“I was surprised by how proud people in Haiti are,” says Putt. “There is a real pride in their history, in knowing that they had a successful revolution, and there’s a pride in having resisted ever since. Everybody had a go at them, the Germans, Spaniards, French, British and Americans.”

In spite of their suffering – or perhaps because of it – some Haitian street artists are still capable of producing the kind of artwork that would find pride of place in most year-end art-college shows. Looking at the charming symmetry and sly humour of Putt’s collection of Haitian masks, I think of a line from the 13th century Persian poet, Rumi: “Gold becomes more and more beautiful from the blows the jeweler inflicts on it.”

“I was astounded at what a rich culture it is,” Putt says with a mix of admiration and sadness, gazing at the masks on the wall. “Its absolutely unique. There is vitality to the culture. In parts of Latin America, especially the poorer people, there is a beaten down feel about the society. Whereas Haitians, against all reason, seem to hang on to hope.”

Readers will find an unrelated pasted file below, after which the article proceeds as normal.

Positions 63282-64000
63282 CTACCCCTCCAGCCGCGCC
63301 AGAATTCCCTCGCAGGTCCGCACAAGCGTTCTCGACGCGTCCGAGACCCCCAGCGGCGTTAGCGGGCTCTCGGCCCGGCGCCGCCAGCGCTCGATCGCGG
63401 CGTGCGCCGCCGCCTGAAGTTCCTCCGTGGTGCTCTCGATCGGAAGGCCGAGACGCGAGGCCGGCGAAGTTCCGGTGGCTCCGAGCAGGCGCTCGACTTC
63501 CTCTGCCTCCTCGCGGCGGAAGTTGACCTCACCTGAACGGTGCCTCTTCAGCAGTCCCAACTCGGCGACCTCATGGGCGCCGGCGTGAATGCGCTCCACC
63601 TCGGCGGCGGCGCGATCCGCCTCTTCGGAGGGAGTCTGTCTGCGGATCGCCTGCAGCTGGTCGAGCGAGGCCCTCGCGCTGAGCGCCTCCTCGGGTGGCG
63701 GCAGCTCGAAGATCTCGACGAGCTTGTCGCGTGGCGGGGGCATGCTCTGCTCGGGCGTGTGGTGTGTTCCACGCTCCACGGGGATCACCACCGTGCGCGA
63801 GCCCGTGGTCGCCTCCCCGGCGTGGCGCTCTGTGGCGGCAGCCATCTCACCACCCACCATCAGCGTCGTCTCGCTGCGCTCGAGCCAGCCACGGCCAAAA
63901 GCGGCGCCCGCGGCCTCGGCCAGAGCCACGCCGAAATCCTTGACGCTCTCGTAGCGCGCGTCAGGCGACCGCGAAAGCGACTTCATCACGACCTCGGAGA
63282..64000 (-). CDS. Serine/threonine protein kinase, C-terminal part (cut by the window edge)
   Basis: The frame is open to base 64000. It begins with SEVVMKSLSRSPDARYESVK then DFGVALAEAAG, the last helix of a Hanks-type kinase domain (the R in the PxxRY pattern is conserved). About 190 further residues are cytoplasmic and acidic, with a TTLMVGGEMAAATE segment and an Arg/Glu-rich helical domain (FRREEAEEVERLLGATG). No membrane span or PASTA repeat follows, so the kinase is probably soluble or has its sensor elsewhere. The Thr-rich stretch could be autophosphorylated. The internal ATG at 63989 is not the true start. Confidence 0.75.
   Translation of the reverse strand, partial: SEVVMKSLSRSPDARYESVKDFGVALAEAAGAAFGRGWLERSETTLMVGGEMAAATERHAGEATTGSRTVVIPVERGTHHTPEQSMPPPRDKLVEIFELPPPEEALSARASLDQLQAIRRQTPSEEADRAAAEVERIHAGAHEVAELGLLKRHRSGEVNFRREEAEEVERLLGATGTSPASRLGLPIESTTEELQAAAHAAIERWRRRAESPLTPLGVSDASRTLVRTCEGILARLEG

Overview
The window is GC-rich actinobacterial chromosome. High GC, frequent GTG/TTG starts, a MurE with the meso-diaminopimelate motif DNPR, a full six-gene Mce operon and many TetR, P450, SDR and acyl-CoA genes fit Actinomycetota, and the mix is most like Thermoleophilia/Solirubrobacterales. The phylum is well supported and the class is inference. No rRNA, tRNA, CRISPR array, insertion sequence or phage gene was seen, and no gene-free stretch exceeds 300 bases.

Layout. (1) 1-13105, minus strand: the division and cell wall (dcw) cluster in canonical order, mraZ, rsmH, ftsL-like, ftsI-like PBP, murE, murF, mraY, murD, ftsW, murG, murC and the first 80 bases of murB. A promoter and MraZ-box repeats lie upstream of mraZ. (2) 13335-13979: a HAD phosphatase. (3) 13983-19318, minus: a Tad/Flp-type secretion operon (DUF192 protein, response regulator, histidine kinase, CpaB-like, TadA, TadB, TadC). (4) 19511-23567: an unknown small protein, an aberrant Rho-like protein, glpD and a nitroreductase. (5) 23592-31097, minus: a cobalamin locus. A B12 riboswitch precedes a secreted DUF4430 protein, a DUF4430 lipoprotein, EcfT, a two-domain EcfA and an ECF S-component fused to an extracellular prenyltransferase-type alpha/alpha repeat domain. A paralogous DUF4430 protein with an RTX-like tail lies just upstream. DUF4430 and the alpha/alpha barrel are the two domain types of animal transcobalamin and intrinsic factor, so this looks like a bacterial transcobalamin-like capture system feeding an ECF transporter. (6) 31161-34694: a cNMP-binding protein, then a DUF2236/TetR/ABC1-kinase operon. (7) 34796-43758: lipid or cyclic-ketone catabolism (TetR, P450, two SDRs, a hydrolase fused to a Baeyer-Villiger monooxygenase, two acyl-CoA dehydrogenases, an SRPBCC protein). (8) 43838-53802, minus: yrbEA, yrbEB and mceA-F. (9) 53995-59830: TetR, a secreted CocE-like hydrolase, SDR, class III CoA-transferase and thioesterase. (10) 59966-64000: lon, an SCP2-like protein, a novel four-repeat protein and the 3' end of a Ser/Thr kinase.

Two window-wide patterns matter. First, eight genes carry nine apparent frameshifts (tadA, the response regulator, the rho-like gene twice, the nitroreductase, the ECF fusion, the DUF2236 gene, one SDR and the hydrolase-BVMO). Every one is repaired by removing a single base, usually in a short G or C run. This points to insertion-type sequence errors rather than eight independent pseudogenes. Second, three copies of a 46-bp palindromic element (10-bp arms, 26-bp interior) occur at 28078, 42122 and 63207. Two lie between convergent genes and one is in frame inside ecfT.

A green tax revolt

EARTHFUTURE by Guy Dauncey

We all hate the HST, right? It’s now a populist campaign, led by former Premier Bill Vander Zalm, who has, by the way, also predicted the HST will expand to take in the US and Mexico and eventually be controlled from Brussels, Belgium, as part of a conspiratorial New World Order.

The HST has its pros and cons, but maybe we’re being blinded by it and missing the real target. To explain why, let me step back for a moment. Under the PST, various ‘good’ things are exempt, including bicycles and renewable energy equipment. That makes sense. But so are transport fuels and residential heating fuels: – oil and gas.

Under the HST, the only exemptions are those on a federal Department of Finance list that does not include bicycles or renewable energy equipment. So these exemptions have to go, along with almost everything else. However, the exemptions on transport and residential fuels are permitted and will remain.

So, this summer when virtually everything we buy in BC carries the full HST of 13 percent, fossil fuels for transport will be exempt. They will receive a seven percent tax break – twice the level of the 3.5 percent carbon tax.

One might ask BC’s MLAs why it’s so important to subsidize fossil fuels above all else. Is it not a glaring contradiction to the aim of reducing air pollution, traffic congestion, and greenhouse gas emissions, and making BC a clean energy leader? Even if the petition to stop the HST succeeds, the seven percent fossil fuels subsidy will remain in the PST.